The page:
Capiz: Slow, difficult move to rehabilitation stage
ROXAS CITY, Philippines – Three weeks after super typhoon Yolanda (Haiyan) hit the Philippines, authorities in Capiz are slowing moving towards the rehabilitation of damaged areas.
“As we move into this phase, our most urgent need now is shelter—especially now that it is starting to rain,” said Esperidion Pelaez, action officer in the Provincial Disaster Risk Reduction and Management Council (PDRRMC).
According to estimates provided by the Department of Social Welfare (DSWD), as of 28 November, there are a total of 496,303 totally and partially destroyed homes in the province of Panay. Typhoon Yolanda made its fifth landfall over Concepcion, Iloilo severely damaging the north and northeastern part of Panay Island before it made its sixth and final landfall over Busuanga, Palawan.
Figures provided by local authorities indicate 215 people dead and more than 2.8 million people affected or displaced. (READ: Upland Capiz hospital struggles to treat Yolanda patients)
DSWD is looking into providing a subsidy of P5,000 for families whose homes have been partially damaged and P10,000 for families whose homes have been totally damaged.
The DSWD also confirmed that families affected by Yolanda and are beneficiaries of the government’s Conditional Cash Transfer (CCT) program will be exempted from meeting the perquisites before receiving their benefits.
“We are not going to increase the number of people on the CCT program,” clarified Mary Ann Masculino, DSWD field officer for Iloilo. “We are still looking at the same people who were identified and targeted for this [CCT] program based on the DSWD 2009 survey. We are, however, waiving the conditions they previously needed to meet in order to get their cash benefits.”
No electricity, still
Restoring the power back in the province is also another major issue that needs to be addressed. In the capital of Roxas City, only 20% of the power has been restored and even less in the province of Capiz.
“Yolanda toppled more than 1,000 electrical posts and before we can start putting up those posts, the roads have to be cleared of debris and fallen trees,” Colonel Rommel Pagayon of the Philippine Army Disaster Relief Task Force.
The PDRRMC reported that less than 10% of power has been restored in Capiz. Only the municipality of Panitan has electricity because it is the location of an electrical cooperative.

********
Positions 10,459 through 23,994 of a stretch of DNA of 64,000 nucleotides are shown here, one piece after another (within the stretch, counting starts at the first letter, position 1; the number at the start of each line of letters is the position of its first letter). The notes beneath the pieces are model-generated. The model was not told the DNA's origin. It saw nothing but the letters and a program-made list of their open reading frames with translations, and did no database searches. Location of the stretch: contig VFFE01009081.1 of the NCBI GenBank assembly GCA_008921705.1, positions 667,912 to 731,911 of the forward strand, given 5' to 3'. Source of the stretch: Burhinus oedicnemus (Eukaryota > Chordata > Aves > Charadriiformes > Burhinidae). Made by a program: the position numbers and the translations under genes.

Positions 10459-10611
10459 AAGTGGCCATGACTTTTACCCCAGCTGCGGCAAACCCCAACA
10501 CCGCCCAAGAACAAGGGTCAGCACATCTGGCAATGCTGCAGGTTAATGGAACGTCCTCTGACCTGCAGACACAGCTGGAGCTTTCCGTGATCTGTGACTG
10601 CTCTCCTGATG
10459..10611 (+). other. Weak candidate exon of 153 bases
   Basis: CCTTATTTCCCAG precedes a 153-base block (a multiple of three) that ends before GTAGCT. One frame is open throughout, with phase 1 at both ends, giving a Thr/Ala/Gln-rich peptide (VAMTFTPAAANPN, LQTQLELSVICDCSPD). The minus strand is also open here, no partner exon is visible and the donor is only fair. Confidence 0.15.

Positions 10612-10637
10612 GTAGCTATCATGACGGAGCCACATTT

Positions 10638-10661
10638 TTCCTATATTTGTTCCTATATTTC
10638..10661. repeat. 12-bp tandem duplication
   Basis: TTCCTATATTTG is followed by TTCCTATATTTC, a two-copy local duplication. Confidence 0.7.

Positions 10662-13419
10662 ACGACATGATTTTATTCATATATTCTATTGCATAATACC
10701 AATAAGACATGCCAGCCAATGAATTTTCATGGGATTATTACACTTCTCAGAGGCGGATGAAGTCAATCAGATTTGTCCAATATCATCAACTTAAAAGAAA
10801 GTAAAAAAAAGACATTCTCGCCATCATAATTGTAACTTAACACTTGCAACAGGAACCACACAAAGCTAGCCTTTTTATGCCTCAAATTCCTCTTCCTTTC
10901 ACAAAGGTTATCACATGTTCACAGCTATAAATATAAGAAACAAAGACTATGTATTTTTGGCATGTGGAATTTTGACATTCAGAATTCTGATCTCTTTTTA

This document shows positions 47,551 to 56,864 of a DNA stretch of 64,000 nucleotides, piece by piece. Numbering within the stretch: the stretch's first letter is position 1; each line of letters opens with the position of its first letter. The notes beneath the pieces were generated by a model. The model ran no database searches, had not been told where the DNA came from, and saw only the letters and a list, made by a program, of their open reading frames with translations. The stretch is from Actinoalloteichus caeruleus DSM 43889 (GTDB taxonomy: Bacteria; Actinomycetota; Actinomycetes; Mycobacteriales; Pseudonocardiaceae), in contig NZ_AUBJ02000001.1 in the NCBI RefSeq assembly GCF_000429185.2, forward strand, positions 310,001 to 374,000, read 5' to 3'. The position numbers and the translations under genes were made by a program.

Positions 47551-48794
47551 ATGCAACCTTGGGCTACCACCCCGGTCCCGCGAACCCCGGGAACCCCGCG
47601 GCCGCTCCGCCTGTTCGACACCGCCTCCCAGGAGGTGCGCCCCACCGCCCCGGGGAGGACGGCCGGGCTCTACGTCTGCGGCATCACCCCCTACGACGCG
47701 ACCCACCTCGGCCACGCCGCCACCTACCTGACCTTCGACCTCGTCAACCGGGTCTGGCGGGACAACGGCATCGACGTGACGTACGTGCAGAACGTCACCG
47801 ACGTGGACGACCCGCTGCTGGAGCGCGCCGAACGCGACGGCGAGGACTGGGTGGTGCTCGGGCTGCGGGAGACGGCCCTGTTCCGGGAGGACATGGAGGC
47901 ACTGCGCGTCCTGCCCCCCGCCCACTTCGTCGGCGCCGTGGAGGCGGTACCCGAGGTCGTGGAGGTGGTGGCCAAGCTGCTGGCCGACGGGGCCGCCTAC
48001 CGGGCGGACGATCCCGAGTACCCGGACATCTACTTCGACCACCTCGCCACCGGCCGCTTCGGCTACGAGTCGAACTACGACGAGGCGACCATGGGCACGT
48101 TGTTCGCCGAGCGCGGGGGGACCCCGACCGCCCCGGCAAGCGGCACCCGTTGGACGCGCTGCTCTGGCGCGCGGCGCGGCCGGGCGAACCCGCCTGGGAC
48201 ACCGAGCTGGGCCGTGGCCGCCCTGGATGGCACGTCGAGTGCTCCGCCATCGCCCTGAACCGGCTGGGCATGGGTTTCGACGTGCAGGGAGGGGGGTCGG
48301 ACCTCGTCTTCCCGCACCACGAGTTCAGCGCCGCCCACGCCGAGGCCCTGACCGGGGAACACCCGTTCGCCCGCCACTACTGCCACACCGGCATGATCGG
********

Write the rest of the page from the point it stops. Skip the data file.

Hard to reach areas
As response efforts move from relief to rehabilitation, other areas remain underserved mainly because terrain and road conditions make access difficult.
While 80% of the affected population have received relief goods, there are 14 municipalities that reportedly have not been given relief goods. (READ: Capiz folks walk 20 hours to get food aid)
“These areas are mostly the upland and or mountainous communities that are accessible only by foot and a 2-3 hour trek. The terrain makes it difficult to land a chopper,” said Pagayon.
Assessments and the viability of an air drop are being made with PA base camps nearest to these areas and the various air force groups to determine if goods can be air dropped at the base and then transported by foot.
The United Nations Office for the Coordination of Humanitarian Affairs (OCHA) is in charge of tracking and monitoring the various relief efforts of the different international and local agencies and civil defense groups who form part of the Task Force Yolanda for Panay.
From the Command Post set up at the Capiz Provincial Capital building, the OCHA reported that in parts of Aklan, Antique and Ilolilo, there are no partner activities (a term used to describe initiatives by local and international agencies to provide relief and or support) in place.
“These are areas with sizable populations and we hope that they can be looked into for assistance,” said Fernando Arroyo, head of office for UN OCHA Panay.
As of 28 November, an estimated 439.25 tons of relief goods have been transported to the various villages in the province of Panay. – Rappler.com